The Court has entered a Final Judgment and Decree in a divorce action or entered a Final Order in a custody or child support case. The Order has been signed by the Judge and filed in the clerk’s office. The Order clearly defines what is required of each party. Maybe your ex-spouse was ordered to turn over certain property to you or pay you alimony. Or your child’s father was required to pay a certain amount of child support each month. Or the mother of your children was required to allow you specific parenting time with your children or to speak with your children on the phone on particular day and time. Now, all that is required is for your ex-spouse or child’s other parent to comply with the terms of the Order. However, he or she has failed to do so. Now what?
A contempt action must be filed to hold opposing party’s feet to the fire. Contempt suits are filed in the county where the Order that is being violated was entered. Many contempt cases do not require an additional filing fee because they are seen as a continuation of the prior suit. Unlike a divorce case or modification of child custody or child support case, contempt actions are usually quick and straightforward. In fact, you may be able to even secure a court date for a date usually around 30-40 days from the date that you file. Moreover, it is quite common in contempt cases for your attorneys fees to be paid by opposing party since his or her failure to abide by the court order has forced you to pursue further legal action.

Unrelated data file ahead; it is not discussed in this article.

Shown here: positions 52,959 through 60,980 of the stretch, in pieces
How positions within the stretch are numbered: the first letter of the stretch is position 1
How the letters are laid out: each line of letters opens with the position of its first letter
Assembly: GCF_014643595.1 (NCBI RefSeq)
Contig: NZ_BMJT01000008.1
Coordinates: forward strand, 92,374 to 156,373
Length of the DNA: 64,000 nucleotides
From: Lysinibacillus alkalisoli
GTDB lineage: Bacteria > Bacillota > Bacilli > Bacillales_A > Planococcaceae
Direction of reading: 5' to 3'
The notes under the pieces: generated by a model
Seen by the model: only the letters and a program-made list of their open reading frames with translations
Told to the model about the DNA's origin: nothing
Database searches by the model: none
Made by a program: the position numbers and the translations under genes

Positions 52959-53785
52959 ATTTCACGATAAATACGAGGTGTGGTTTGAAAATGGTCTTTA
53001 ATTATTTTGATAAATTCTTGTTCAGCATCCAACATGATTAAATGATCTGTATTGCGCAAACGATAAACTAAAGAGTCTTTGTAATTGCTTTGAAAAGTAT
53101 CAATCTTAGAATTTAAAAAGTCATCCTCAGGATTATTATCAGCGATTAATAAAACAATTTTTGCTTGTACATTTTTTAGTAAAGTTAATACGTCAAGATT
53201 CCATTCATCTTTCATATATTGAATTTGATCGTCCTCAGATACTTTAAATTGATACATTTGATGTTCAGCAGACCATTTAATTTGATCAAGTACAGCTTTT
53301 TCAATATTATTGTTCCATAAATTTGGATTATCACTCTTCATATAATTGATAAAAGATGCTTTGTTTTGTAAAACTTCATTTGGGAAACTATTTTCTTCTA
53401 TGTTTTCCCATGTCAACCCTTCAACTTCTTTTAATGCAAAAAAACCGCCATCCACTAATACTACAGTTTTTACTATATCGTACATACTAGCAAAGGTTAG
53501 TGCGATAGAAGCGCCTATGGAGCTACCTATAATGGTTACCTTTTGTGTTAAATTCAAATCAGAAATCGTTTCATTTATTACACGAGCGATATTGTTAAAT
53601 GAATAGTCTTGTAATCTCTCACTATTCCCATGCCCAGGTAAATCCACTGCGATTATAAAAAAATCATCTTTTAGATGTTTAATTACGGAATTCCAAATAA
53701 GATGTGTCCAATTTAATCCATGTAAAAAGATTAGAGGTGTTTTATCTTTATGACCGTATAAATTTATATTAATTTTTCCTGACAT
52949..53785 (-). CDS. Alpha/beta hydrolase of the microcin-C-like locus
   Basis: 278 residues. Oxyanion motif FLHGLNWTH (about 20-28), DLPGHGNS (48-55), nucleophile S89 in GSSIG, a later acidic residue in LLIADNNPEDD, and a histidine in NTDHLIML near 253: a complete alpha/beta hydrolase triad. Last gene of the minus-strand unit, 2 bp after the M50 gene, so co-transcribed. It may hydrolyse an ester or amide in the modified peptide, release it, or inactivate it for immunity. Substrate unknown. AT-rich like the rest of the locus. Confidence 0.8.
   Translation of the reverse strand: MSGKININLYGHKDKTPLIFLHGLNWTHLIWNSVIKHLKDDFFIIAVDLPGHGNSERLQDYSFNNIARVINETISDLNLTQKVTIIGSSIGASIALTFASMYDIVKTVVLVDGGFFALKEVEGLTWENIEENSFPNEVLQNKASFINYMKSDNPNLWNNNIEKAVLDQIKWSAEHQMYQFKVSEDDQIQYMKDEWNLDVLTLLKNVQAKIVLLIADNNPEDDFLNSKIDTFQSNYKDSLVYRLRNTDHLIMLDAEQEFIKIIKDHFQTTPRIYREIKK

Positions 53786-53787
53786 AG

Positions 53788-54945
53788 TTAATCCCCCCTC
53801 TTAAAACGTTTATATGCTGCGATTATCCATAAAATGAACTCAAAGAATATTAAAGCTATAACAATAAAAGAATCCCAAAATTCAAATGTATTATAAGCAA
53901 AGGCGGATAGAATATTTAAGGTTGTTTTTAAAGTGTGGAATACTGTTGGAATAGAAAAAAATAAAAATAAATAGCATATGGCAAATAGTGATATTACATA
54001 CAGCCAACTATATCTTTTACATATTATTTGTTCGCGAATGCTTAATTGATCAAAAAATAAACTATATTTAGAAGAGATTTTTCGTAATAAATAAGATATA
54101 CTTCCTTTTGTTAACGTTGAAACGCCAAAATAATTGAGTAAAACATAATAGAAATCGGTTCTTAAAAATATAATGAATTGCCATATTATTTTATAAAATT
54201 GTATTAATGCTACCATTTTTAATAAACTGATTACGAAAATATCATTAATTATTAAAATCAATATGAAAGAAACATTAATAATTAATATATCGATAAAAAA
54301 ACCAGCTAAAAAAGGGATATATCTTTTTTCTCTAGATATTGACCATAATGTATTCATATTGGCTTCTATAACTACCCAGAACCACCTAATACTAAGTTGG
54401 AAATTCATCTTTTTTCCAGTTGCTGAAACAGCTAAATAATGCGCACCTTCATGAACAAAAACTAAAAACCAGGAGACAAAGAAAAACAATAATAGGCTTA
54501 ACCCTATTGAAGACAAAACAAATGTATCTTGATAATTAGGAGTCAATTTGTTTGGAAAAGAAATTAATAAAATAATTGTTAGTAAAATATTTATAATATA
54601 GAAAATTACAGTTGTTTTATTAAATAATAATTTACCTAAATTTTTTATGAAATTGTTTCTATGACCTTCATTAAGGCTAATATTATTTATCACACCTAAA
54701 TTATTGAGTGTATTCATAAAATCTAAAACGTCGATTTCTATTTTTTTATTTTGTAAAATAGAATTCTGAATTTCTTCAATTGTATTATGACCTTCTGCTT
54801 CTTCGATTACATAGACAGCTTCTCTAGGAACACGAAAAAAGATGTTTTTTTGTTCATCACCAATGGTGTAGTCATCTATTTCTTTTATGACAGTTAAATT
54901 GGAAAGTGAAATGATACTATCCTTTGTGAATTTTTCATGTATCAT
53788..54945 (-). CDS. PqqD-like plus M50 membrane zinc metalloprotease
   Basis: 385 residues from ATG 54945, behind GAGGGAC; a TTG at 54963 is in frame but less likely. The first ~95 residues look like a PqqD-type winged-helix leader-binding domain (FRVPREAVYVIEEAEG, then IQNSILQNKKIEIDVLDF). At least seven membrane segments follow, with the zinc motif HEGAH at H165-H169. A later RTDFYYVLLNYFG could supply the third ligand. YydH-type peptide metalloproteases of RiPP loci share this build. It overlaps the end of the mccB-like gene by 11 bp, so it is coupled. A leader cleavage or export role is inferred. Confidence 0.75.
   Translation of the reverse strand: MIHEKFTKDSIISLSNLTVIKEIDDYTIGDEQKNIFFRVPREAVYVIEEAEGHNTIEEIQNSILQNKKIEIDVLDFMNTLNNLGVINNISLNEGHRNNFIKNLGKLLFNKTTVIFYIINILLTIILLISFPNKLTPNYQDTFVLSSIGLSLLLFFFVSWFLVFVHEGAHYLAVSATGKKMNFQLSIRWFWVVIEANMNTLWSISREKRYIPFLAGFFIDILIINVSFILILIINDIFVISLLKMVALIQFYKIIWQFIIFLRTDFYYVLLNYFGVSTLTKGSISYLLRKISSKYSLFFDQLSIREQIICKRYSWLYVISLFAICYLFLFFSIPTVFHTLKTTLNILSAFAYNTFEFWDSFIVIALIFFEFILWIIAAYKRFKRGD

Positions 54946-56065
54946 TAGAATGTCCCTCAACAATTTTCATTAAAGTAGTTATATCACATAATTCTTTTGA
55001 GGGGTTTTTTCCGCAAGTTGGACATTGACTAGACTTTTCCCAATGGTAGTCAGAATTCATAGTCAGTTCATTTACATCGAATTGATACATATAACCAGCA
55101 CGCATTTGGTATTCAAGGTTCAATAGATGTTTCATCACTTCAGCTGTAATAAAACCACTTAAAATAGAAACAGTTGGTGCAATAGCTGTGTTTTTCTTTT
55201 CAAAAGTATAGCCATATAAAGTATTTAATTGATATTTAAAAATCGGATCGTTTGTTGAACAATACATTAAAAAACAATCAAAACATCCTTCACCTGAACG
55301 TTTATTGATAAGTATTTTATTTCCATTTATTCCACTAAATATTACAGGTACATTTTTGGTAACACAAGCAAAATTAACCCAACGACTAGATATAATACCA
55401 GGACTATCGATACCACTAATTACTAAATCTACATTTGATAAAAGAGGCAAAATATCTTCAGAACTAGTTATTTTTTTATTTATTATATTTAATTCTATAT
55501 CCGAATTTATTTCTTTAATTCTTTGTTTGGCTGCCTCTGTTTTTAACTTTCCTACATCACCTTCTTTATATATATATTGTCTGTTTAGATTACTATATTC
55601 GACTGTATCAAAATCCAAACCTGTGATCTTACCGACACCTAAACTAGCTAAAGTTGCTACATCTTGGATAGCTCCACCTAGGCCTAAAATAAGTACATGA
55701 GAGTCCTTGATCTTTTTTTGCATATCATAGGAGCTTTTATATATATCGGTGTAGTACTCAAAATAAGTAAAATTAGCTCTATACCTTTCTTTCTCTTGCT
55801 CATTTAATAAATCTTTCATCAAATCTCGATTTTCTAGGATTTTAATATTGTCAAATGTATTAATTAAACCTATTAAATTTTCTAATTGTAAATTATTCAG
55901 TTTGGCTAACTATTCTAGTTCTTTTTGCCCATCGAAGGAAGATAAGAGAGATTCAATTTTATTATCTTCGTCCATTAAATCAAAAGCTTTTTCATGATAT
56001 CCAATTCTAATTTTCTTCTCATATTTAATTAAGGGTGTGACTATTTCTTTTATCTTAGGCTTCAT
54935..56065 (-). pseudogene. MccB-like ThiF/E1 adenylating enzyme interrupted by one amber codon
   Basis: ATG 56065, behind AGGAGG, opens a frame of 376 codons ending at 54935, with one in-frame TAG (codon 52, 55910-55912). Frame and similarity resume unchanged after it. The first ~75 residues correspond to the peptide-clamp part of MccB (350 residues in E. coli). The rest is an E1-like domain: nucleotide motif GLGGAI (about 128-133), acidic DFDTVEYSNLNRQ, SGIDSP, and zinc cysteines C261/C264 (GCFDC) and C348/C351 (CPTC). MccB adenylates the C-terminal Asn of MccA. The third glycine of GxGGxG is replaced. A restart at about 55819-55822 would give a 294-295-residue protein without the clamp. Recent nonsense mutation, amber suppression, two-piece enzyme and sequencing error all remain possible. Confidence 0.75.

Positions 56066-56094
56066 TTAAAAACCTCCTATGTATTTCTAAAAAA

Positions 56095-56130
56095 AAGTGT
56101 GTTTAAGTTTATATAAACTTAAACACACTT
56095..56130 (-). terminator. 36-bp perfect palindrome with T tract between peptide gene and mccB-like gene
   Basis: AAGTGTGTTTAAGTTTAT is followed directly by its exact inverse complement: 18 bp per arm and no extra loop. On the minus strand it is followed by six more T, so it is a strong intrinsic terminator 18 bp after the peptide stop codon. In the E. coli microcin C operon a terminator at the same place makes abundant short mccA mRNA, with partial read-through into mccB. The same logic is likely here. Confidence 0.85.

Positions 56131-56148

If you can prove that opposing party is in willful violation of a court order, he or she can be sanctioned by the Judge and ordered to comply with the judgment. You can secure child support arrearage, makeup time, or other relief that is narrowly tailored to your case. Courts can even incarcerate individuals who choose to disobey court orders.